Most of the rookie hype that doesn't go to Sacramento guard Tyreke Evans usually finds its way to Milwaukee point guard Brandon Jennings.
After Jennings dropped 55 on the Warriors in November, many concluded Golden State made a mistake by passing up Jennings to draft guard Stephen Curry with the seventh pick in the 2009 NBA draft. But as the season has played out, it's looking as if the Warriors didn't make out too badly after all, especially based on the statistics.
The two match up tonight at Oracle Arena.
"Any given night, Steph's flirting around with a triple-double," Warriors second-year guard Anthony Morrow said. "Everybody knows he can score. I think he's surprising a lot of people. He makes shots off the dribble, passes, rebounds. He's a little better defender, he's a little better in every category than people think. I think he's right up there with Tyreke Evans and Brandon Jennings."
Curry, a 6-foot-3, 180-pound combo guard, likely will defend the 6-1, 169-pound Jennings when the two are on the court together, pitting Jennings' strength against Curry's weakness.
Curry and his teammates had a hard time stopping Jennings on Nov. 14. Actually, they didn't stop him at all. Jennings exploded for 29 points in the third quarter en route to the most points by an NBA rookie since Earl Monroe had 56 in February 1968.
Already tough to defend because of his speed and quickness, Jennings caught fire from the outside, knocking down 7 of 8 3-pointers and punishing the Warriors for, as he said, "going under the screens."
Even though Jennings has struggled of late, averaging 10.5 points per game on 26.9 percent shooting in January, the Warriors have the worst defense in the NBA and are prone to giving up a big game.
How can they keep Jennings from going off this time?
"Just try," Curry said. "He got wherever he wanted to last time. It's kind of embarrassing. I think we have a different strategy for ball screens, which is where he got all his shots from. Provide a different look so he won't be as comfortable as he was last time."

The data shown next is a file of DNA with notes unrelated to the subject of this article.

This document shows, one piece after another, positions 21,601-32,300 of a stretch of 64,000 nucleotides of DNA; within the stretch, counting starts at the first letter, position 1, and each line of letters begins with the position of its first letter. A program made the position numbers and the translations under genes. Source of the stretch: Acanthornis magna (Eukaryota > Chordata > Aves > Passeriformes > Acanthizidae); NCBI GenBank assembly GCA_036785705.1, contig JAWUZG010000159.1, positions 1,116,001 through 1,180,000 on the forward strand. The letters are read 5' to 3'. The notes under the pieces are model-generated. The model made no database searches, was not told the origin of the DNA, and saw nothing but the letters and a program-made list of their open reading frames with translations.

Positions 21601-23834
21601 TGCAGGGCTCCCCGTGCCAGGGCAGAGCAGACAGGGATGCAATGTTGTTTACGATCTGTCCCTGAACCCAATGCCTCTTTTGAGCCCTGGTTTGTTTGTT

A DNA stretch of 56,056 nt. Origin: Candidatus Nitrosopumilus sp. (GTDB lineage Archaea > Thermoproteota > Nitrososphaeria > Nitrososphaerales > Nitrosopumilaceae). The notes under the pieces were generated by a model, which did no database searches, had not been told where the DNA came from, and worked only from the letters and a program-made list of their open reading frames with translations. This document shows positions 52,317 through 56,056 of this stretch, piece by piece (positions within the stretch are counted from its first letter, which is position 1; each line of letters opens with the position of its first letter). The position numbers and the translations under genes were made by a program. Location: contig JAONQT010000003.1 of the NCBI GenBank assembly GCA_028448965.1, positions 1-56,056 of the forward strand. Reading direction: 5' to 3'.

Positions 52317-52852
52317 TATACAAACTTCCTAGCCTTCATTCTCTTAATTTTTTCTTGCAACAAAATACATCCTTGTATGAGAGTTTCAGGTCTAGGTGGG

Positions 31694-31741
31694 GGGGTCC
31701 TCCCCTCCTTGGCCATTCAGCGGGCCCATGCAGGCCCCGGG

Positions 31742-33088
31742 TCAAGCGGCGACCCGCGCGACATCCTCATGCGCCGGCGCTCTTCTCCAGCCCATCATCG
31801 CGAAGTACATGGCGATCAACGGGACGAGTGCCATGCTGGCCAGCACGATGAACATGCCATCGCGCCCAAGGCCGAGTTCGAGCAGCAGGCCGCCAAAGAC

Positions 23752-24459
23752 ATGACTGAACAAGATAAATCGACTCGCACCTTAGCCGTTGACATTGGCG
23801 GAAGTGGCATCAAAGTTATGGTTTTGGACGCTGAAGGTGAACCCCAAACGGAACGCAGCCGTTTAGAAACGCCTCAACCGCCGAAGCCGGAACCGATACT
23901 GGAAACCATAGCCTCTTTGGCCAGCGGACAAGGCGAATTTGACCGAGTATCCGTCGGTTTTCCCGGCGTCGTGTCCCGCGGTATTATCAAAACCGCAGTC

One difference between this meeting and the last is that the Bucks are going to have to guard Curry. He's been a key offensive threat for the Warriors lately, averaging 15.5 points per game on 53.6 percent shooting in January. He's made 12 of his last 19 3-pointers.
Over the last month-plus, Curry has been able to coexist with guard Monta Ellis, even taking some of the pressure off the team leader. His ability to complement Ellis was a big reason the Warriors drafted him over Jennings, who is more of a true point guard.
Because Curry has more size and a better outside shot, plus he can pass, the Warriors can use him to play both guard positions. That was a priority for Ellis' backcourt mate. Plus, the Warriors valued Curry's three years of college. Jennings played one season overseas after high school before entering the draft.
"He's getting better every day," coach Don Nelson said of Curry. "Couldn't be happier with him."
Curry said Jennings and Evans deserve the attention they've received because of what they've accomplished already.
Curry said he checks the box scores daily to see how the other rookies are doing. And don't be fooled, this game is circled on Curry's calendar.
"I don't approach the game any different," Curry said of his matchups with other rookie guards, "but you want to just play well and try not to let them get off and make you look bad."
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Straight to the point
Statistical comparison of rookie point guards Stephen Curry and Brandon Jennings:
Minutes 32.2 34.2
Points 12.4 18.0
FG% 46.0 38.9
3FG% 43.3 39.3
FT% 83.3 81.5
Assists 4.4 6.0
Rebounds 3.7 3.7
Steals 1.8 1.0
Turnovers 2.5 2.7
Fouls 3.4 2.4